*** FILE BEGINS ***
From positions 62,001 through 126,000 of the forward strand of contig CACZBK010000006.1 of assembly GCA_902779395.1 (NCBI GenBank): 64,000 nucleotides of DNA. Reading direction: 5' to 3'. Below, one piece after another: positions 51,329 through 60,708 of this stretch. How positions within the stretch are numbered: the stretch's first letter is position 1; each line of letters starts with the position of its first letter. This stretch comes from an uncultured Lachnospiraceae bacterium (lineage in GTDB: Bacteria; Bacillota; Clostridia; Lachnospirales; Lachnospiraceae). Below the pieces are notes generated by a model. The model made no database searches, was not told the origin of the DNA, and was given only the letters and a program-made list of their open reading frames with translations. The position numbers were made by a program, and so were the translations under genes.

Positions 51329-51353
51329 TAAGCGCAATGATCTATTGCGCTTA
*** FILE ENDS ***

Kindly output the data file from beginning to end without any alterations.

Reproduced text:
From positions 62,001 through 126,000 of the forward strand of contig CACZBK010000006.1 of assembly GCA_902779395.1 (NCBI GenBank): 64,000 nucleotides of DNA. Reading direction: 5' to 3'. Below, one piece after another: positions 51,329 through 60,708 of this stretch. How positions within the stretch are numbered: the stretch's first letter is position 1; each line of letters starts with the position of its first letter. This stretch comes from an uncultured Lachnospiraceae bacterium (lineage in GTDB: Bacteria; Bacillota; Clostridia; Lachnospirales; Lachnospiraceae). Below the pieces are notes generated by a model. The model made no database searches, was not told the origin of the DNA, and was given only the letters and a program-made list of their open reading frames with translations. The position numbers were made by a program, and so were the translations under genes.

Positions 51329-51353
51329 TAAGCGCAATGATCTATTGCGCTTA